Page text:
Posted Friday 31 May 2019
Data and privacy in the social media age, the burden of cultural representation and selfie-taking gym bunnies are just some of the inspirations behind artistic creations from students showcasing their work at the Kingston School of Art Degree Show.
Creative energy is reverberating around Kingston as young art, design and architecture undergraduate students prepare to reveal the fruits of their final year projects in a week long exhibition of their talent and potential.
Graphic design student Ian Nabong's final piece examines data harvesting and privacy in the age of social media. He took all of the data Facebook had collected from his profile - a four gigabyte file of almost a decade worth of likes, shares and friend requests - and printed the output on five fabric sheets measuring five metres long and two metres high. "The fabric evokes the idea of a tapestry," the 21 year old from the Philippines explained. "The story of an event would be immortalised in a woven record, displayed as an item of beauty and luxury. In today's context the idea is more individual - we all leave behind our data, even after we die no one is going to delete it."
Ian recommends people request the data collected by companies on their behaviour because, as he has found, it can lead to some interesting discoveries about how this information can be monetised by tech companies. "I was inspired by a documentary about how data is the new currency in the digital age and why services we use are free to use rather than sold," he explained. "Tech companies exchange data between one another. If Facebook knows you're interested in football and YouTube buys their data you'll receive targeted videos about football. Then if Amazon buys it they will recommend you buy books, replica shirts and sports equipment - the data follows you around the internet."
Having more than 700 friends on Facebook, Ian was struck by the amount of friend requests he had rejected and the long list of interests the social media platform had amassed. "I want people to look at my piece and be amazed by the amount of data accumulated over the years - all of that information is going to live on servers somewhere forever. It's invasive and bizarre but also very interesting."
Fine art student Manu Megkistou has created a different representation of herself, constructed not from data but material - a rag doll called Mani. The piece involved elements of performance art as Manu took Mani everywhere she went during an seven week period. "She's a physical representation of me, she's exactly my height - she even wears the same colour lipstick as I do," she explained. "Carrying her is a literal symbol the burden of representation I feel as an artist. It's the expectation that as a person of colour my work should be based around my ethnicity, regardless of my own intentions, and I wanted to highlight this with my piece."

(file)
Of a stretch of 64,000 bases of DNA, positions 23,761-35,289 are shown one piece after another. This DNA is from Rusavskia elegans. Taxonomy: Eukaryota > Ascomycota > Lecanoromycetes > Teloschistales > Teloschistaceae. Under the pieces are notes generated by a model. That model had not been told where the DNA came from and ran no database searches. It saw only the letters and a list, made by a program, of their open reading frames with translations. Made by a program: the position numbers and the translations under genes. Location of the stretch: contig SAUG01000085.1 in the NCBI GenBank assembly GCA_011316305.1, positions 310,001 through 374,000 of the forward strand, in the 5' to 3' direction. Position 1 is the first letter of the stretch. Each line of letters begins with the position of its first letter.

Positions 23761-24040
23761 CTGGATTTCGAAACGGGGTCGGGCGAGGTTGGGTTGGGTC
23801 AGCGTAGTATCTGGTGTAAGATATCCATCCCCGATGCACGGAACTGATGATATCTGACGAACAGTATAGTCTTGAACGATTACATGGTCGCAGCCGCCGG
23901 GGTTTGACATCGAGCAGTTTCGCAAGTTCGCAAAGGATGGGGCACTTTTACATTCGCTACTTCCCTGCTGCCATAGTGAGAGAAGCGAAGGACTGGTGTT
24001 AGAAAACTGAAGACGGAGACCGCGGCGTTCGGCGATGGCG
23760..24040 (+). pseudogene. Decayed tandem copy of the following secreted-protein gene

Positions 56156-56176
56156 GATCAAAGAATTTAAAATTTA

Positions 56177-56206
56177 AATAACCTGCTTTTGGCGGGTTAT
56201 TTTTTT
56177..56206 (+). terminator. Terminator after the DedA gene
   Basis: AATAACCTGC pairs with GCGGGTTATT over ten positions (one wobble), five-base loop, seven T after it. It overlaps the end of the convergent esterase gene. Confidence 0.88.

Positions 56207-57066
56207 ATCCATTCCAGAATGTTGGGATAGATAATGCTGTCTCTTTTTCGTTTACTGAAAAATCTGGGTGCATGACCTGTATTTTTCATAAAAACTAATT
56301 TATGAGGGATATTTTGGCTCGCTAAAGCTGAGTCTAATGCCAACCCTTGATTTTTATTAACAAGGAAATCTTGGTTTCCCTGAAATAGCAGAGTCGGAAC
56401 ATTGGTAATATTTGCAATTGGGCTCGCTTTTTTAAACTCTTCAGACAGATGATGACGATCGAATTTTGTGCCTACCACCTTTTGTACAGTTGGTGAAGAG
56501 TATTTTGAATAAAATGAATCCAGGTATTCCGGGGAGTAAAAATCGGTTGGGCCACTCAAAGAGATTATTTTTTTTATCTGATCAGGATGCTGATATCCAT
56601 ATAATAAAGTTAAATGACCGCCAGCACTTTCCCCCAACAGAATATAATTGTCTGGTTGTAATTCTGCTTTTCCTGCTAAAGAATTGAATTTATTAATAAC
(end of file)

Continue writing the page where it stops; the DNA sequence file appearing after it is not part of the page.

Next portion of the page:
Manu was inspired by controversy around the appropriation of black culture by white owned fashion brands and is well aware that Mani also evokes images of another cultural taboo, the gollywog. "I want to create debate with viewers of my art, she may be controversial but Mani is a representation of me and I made her knowing fully what she looked like," the 21 year old from Tunbridge Wells said.
There is also a lighter side to the piece with Manu experiencing many opportunities to talk about her work as she interacted with members of the public. "It's a serious piece of fun - I made the blackest piece of artwork and carried her with me for a long time, I call her visual sarcasm," she said. "Different groups of people have different reactions, I wanted to reach people outside of educational institutions and show fine art isn't just about painting or drawing."
Representations and love of the self are the themes of illustration animation student Lydia Reid's work who has created a piece inspired by the selfie generation. The animation is set in a gym and its title, You're Fit, refers to both the physical fitness and the attractiveness of gym goers. "It's about how people see themselves in the gym, vanity and self-love," the 23 year old from Kent said. "The main character gets sweaty and flirts with her own reflection before disappearing into a mirror world which takes self-love to a new psychedelic level."
Lydia isn't a regular gym goer but threw herself into her research for the animation. "I'd never actually set foot through the doors of a gym before but once I'd decided on my project I started to go regularly and wrote down my observations in a gym diary," she revealed. "I think there should be more love in the world and less judgement. People are looked down upon for taking selfies and loving themselves but everyone should embrace the way they look and love themselves a bit more."
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